The Commission will consider what a ‘good’ political campaign would look like in the platform era, and how platforms, the media, government and civil society might work together to achieve it. It will look at how civil society actors like charities deploy online campaigning, how journalists can engage voters more profoundly and what can be done to give them a more informed and meaningful voice in the election process.
- What are the values that make for ‘good’ online communication at an election and how can they be embedded in electoral institutions?
- What can be done to improve the transparency of elections and other political campaigns? How useful is transparency as a regulatory device?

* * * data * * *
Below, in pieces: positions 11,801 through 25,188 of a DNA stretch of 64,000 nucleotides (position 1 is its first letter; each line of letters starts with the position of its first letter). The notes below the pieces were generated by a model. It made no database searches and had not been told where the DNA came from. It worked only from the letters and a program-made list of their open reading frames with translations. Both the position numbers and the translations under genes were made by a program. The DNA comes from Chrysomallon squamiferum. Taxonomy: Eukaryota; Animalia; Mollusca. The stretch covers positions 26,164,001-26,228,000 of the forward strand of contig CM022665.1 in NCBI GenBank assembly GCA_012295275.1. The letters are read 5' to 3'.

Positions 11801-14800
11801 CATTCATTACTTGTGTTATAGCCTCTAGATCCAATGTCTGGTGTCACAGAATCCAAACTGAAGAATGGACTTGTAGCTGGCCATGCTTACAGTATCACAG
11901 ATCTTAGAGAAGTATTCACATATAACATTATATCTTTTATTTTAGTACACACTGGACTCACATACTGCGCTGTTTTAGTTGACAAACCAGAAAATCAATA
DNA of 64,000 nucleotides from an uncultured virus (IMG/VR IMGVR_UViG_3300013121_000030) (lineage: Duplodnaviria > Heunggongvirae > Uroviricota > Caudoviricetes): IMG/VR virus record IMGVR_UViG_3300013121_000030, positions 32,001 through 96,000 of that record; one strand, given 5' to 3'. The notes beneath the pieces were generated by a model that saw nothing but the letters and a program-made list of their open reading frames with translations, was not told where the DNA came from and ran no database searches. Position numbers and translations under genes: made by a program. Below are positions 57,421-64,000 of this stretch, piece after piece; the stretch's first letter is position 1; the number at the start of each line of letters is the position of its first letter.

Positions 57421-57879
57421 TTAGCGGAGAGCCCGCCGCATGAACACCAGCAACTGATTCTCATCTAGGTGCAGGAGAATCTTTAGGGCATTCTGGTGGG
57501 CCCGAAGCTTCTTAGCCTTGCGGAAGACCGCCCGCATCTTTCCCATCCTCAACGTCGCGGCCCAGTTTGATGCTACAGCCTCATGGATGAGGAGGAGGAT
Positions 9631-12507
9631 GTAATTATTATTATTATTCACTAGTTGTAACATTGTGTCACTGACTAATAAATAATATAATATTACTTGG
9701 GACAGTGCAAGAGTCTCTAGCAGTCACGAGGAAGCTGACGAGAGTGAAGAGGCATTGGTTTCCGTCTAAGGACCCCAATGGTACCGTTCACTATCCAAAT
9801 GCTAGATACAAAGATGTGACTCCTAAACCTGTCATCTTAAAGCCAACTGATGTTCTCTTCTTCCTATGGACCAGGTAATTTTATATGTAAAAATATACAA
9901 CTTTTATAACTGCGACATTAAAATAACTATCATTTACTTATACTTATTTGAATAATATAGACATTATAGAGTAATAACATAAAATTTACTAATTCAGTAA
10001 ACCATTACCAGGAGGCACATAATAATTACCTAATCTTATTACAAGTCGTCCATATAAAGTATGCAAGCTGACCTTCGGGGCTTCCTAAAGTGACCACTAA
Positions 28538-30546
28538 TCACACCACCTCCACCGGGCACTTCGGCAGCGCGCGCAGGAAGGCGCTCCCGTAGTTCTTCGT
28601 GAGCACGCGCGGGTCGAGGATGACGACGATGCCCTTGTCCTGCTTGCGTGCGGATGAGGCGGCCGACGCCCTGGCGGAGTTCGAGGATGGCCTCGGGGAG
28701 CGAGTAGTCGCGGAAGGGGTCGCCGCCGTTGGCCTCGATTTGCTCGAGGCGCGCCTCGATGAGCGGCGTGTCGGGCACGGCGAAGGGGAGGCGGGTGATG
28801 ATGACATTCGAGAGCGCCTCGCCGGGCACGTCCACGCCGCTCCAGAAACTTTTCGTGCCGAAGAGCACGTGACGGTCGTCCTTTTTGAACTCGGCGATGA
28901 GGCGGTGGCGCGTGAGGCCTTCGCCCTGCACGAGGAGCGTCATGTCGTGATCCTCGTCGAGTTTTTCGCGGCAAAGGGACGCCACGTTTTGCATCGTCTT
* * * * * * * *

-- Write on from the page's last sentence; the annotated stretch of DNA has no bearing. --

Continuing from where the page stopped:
- Information is supposed to improve politics but what can be done to improve both?
- What do people need to know in order to effectively fulfil their role as citizens? What do they know?
- How should we address perceived problems such as filter bubbles, lack of deliberation, the challenge of increasing diversity of sources and perspectives, the problems for mainstream political journalism, the rise of polarisation?
- How should political parties, government, the news media and platforms change to address the perceived decline in trust?
- What is the information crisis doing to the quality of debate and how can it be improved?
- Can we shift the focus from what should be restricted to capacity-building? How do we reclaim the original idea that communication technology can be empowering for citizens?
- To what extent are contemporary challenges to democracy routed in the political system or in the media? How do the two spheres interact with each other?